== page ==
Last week, in a conversation with a Captivate Customer Care Team Manager, I learned that she had some training requirement for the new joinees in the team. We were generally discussing how to train the new employees quickly and effectively. The task was to train them, in a manner that they are well equipped to resolve the customer issues and delight the customers with efficient service. It’s a very important job and they have to do it right each time they pick up the phone and talk to the customer.
After a long discussion, we reached to a conclusion that providing them a simulated learning experience would make sense. So the first idea that came to the table was to let them listen to the previous customer interactions and learn from them. But then, there was an important element missing from it. They were not in a situation where they had to decide what to do next and how to deal with the problem. And till they are not facing the situation themselves, they would not experience it in its entirety, which could result in half-baked learning, which was not of much help.
So the question was how to give them a simulated experience of taking customer calls? And the answer was simple! Create a scenario-based course and let the learner face the situation, deal with the problem by learning from his/her right and wrong moves and face the consequences for their actions.
I was really excited about this idea and thought of helping her create a scenario-based course. And I found this task so interesting that I thought of sharing my experiences with all of you as well. 🙂
So this is how I started working on this course:
My first step was to gather content that I would need to flesh out the scenario. I interviewed a couple of experienced employees in her team to find out the standard procedure they follow to take the call and every little detail about how to start the call, ask for information from the customer, empathize with the customer, continue the conversation, effectively resolve the issue, and close the call.
They were really kind enough to help me with all this information. In fact, they were the best SMEs I’ve ever worked with. 🙂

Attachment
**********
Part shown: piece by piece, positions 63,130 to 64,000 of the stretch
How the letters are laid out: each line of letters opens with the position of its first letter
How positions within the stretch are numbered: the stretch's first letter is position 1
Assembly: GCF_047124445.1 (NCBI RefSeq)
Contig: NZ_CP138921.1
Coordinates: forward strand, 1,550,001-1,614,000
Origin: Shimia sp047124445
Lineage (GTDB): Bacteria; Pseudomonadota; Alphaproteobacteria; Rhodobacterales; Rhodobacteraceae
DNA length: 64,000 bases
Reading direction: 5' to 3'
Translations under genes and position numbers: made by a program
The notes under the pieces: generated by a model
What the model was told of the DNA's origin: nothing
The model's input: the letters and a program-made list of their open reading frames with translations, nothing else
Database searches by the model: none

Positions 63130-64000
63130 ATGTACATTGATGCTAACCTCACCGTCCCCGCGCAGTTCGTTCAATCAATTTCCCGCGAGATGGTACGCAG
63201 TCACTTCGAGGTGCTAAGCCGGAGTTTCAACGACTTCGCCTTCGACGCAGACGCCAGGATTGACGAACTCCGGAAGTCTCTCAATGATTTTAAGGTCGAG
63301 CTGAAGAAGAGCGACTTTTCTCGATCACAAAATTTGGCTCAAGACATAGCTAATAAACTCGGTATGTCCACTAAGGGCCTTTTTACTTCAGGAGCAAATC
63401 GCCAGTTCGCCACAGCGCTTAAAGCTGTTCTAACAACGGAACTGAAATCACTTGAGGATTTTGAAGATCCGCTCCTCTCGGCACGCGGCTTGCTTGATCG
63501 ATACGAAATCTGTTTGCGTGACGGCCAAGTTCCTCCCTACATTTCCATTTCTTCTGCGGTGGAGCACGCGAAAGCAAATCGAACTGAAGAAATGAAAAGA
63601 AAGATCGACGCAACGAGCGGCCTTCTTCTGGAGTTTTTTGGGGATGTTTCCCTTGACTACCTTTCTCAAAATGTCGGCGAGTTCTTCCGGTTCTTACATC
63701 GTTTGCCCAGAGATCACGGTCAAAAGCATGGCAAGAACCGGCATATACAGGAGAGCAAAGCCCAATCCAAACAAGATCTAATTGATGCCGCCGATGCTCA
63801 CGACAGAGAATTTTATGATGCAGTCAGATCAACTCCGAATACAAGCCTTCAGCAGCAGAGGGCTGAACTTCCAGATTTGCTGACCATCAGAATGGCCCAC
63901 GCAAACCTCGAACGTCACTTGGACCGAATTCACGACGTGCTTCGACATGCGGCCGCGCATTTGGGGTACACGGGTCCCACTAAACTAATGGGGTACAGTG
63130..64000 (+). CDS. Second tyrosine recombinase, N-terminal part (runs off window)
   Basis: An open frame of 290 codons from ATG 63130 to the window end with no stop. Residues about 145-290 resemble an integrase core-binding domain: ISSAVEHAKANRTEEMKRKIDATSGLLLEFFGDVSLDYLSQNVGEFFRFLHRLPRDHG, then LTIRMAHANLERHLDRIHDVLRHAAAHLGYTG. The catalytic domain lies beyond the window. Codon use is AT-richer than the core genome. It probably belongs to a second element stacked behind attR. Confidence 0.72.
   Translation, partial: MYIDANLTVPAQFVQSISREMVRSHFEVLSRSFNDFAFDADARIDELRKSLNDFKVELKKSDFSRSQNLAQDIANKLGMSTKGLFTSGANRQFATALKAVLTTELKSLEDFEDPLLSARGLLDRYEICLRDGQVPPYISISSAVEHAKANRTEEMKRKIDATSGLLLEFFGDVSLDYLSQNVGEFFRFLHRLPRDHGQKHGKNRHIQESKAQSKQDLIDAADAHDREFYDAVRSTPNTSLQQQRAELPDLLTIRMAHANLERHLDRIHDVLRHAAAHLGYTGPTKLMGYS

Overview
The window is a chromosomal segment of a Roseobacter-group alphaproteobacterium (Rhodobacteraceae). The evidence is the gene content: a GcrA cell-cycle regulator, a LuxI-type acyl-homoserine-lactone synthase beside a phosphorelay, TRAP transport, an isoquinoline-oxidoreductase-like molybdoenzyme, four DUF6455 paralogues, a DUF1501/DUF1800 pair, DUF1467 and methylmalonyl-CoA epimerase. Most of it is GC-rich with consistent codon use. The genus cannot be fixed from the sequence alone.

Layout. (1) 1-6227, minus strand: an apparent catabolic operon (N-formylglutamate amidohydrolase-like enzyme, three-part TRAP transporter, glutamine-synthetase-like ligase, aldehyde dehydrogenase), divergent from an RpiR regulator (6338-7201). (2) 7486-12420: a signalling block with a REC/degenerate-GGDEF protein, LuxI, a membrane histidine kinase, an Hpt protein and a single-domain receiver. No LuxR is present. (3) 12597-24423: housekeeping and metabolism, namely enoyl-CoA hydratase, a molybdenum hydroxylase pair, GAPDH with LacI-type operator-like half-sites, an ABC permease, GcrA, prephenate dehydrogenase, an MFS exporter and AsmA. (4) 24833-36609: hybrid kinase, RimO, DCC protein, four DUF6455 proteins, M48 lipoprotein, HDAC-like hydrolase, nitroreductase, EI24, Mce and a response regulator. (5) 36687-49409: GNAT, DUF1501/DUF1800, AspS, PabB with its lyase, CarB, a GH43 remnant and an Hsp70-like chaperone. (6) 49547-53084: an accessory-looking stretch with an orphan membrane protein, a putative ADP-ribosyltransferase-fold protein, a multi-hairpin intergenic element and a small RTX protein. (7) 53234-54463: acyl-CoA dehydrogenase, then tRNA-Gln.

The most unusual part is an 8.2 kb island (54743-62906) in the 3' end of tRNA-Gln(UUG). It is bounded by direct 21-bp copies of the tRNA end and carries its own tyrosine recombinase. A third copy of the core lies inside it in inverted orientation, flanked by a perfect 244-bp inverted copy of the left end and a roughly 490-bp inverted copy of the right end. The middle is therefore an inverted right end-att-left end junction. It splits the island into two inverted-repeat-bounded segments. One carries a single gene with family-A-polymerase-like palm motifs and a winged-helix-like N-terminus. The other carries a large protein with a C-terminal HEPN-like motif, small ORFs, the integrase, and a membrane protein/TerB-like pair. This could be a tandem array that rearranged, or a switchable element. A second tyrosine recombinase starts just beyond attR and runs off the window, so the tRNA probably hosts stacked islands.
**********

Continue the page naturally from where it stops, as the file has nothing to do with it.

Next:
After gathering data from the interviews and looking at the guidelines document, everything seemed to be pretty standardized except two things:
- Which questions do you need to ask the customer?
- What would be the best possible resolution for the issue?
Now there can be hundreds of variations of the issues that the customers face and selecting the best questions to ask and best resolution to provide would be unique in each case. A resolution that works wonders in one situation can actually cause more damage in some other situation. So we had to carefully craft the scenarios to help them identify what works best in a particular situation.
So my next task was to identify the most frequent problems that were reported by the customers and what was the severity of the issue. This data helped me in zeroing down to a couple of scenarios that I could use in the course.
After identifying the problem, we brainstormed on what questions the Customer Care Executive needs to ask the customer in order to provide the right solution. And during that discussion, we also identified the potential wrong questions that he/she might ask the customer so that we are ready with the details we need for the distractors.
And the last important thing that we talked about was the correct resolution that needs to be provided to the customer. An inappropriate resolution may result in a poor customer service, so this was the most important detail that we had to get right.
My content acquisition phase is over and now I have all the data I need to flesh out a storyline for the scenario. I’ve started working on it and I’m all excited to share my experience working on it. I’ll do so as soon as I have the storyline ready!
Keep looking for my next post on My Experience with Creating a Scenario-based Course.
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in Washington, D.C. | Apr 14, 2020